We were thrilled to have a little later start today - I'm still having trouble with this 14 hour time difference. Our driver (yes, we have a driver) picked us up at the hotel and brought us to our host, Yuna, at the local's market. Imagine an indoor farmer's market the size of a warehouse, throw in VERY fresh meat, fish, prepared foods and baked goods, and add a bit of clothing and trinkets on the sides and you can imagine the sights and smells that assaulted us.. .
Just outside the marketplace, the Indonesian version of 'painted ladies' line the streets.
We drove to our host school, and watched our host teacher teach her 10th grade English class for a few minutes. She first ushered us into an empty room to eat the snacks the bought us at the market; although fasting, she has been very considerate and accomodating to our needs. We most enjoyed the hard rice cakes. We also had tofu cakes with some type of egg, some type of bun with green bean, and traditional coconut gelatin cakes.
Surprisingly, after about 15 minutes she instructed them on the rest of the class lesson and we left for another school. Indonesian teachers, at least at her school, do not use substitutes. Students, given detailed lesson plans, are expected to complete the work and submit it to the teacher's desk before they leave. She says they always comply!
Another surprise came as we were leaving class to walk to the car, and Yuna exclaimed, "Oh my god! I forgot to tell you! You will speak to the entire school when we arrive!"
Our jaws dropped. We're learning to be flexible with Indonesian sense of time, eating and drinking unknown foods, and waking up at 3 am to strange explosive sounds and chanting. Amy and I glanced at each other, not wanting to offend our host, and spent the 10 minute drive wondering what we could do to entertain an entire junior high school who may or may not speak English. It wasn't only the heat that was making us sweat....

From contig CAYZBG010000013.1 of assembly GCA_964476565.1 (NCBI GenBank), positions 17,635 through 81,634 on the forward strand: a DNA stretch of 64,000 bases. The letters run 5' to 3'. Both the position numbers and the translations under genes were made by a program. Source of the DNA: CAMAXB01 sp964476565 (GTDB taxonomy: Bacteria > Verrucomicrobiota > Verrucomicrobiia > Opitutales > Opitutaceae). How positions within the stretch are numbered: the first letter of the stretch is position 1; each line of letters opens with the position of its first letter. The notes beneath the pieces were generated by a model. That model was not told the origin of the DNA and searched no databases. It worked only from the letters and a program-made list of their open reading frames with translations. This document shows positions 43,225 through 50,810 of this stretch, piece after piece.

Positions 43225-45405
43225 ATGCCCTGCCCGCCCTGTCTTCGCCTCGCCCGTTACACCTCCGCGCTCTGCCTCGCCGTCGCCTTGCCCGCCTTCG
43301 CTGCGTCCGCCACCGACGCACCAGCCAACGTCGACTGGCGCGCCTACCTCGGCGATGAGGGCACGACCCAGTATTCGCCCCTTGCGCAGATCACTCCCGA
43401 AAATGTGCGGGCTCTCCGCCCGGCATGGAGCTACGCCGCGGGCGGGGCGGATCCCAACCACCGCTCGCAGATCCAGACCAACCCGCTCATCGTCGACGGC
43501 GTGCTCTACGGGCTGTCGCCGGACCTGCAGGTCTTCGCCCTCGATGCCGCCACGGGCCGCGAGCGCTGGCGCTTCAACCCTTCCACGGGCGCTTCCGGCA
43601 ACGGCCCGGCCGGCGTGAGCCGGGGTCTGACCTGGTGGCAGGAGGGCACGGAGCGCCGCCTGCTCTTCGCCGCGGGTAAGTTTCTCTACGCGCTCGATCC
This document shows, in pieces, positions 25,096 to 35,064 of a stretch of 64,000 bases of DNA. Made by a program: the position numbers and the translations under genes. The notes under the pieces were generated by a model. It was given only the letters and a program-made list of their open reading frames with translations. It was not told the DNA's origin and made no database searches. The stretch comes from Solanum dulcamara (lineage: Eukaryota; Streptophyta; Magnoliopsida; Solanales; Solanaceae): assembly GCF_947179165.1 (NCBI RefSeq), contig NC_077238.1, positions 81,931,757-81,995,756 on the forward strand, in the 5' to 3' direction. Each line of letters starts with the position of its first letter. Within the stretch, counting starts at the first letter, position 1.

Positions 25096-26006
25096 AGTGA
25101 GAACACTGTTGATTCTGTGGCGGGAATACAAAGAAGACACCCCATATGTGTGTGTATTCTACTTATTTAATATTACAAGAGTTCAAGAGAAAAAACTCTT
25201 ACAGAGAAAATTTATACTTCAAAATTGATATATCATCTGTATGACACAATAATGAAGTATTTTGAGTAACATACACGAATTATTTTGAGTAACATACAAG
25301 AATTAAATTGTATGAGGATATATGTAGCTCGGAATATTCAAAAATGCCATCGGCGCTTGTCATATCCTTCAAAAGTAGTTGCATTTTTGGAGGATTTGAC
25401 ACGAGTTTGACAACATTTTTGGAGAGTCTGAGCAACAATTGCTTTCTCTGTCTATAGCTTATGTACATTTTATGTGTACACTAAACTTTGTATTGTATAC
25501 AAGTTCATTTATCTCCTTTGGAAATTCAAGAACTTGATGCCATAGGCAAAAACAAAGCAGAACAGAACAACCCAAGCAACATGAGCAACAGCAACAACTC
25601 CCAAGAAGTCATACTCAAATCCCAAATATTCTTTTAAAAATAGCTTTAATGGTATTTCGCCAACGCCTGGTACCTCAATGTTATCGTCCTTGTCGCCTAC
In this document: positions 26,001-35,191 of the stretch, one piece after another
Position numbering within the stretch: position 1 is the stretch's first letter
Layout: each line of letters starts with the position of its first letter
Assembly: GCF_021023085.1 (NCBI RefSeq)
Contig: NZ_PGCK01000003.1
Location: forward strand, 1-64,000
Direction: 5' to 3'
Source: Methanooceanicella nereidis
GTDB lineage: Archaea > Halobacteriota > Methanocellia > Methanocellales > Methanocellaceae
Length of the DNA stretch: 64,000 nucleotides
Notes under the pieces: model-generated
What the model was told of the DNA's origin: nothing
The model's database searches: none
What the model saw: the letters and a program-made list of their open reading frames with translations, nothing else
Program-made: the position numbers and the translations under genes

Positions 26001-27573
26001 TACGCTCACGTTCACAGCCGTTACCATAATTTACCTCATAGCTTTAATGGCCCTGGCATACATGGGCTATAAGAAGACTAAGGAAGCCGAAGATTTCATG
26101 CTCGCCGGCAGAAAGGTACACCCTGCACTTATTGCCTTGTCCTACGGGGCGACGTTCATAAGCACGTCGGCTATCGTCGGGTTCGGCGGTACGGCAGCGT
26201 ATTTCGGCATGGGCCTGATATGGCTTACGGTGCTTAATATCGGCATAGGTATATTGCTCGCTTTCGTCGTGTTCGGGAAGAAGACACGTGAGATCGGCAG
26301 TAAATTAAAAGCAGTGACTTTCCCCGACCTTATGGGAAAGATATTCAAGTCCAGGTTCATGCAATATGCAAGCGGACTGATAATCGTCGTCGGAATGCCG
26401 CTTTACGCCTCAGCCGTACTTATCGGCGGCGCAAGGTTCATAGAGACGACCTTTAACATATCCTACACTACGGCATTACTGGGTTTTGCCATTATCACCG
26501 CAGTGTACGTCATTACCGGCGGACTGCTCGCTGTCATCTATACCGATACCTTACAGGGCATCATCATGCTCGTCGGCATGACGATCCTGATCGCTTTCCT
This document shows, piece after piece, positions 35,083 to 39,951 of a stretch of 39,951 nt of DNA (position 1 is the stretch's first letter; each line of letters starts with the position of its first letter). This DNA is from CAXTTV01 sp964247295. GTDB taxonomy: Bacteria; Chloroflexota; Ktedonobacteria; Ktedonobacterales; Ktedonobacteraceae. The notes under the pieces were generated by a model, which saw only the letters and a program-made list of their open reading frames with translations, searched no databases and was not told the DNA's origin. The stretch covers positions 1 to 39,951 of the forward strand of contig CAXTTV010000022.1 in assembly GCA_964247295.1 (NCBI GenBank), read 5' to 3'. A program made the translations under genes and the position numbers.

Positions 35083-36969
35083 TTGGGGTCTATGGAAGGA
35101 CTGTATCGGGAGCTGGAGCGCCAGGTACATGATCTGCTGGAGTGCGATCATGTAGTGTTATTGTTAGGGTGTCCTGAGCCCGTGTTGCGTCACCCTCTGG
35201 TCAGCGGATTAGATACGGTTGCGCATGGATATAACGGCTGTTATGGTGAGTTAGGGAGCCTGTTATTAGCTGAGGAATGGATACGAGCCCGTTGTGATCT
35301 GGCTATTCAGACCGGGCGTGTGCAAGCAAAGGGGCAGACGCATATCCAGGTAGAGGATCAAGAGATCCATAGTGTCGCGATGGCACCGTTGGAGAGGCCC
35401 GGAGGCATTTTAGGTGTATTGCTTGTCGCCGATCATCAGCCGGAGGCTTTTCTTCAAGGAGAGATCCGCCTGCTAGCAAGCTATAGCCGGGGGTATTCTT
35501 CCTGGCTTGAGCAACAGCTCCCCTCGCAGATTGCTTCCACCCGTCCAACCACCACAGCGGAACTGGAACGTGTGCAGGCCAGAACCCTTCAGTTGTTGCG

The principal and teachers warmly welcomed us, ushering us into their air conditioned office. After introductions and filling our a detailed personal information form, the principal presented us with 'yamas' , a type of Javanese martial arts pants. Actually, they were the student's gym uniforms!
We have been very careful to respect the Muslim dress code - high necklines and covering past our elbows and knees - so we were a bit surprised but gladly changed in the student bathroom and walked out onstage. As if we were celebrities, the children cheered and encouraged us. Notice the separation between genders - still hard to get used to that.
After what seemed like endless amounts of photos - we posed with each grade separately -we enjoyed a tour of the campus. The brightly painted and decorated classsrooms were welcoming and despite limited resources, the children seemed to be an evident part of the school. As we exited, I noticed this crayon-colored sign hanging on the wall; it sums up so much of what we're experiencing and hoping for here in Indonesia.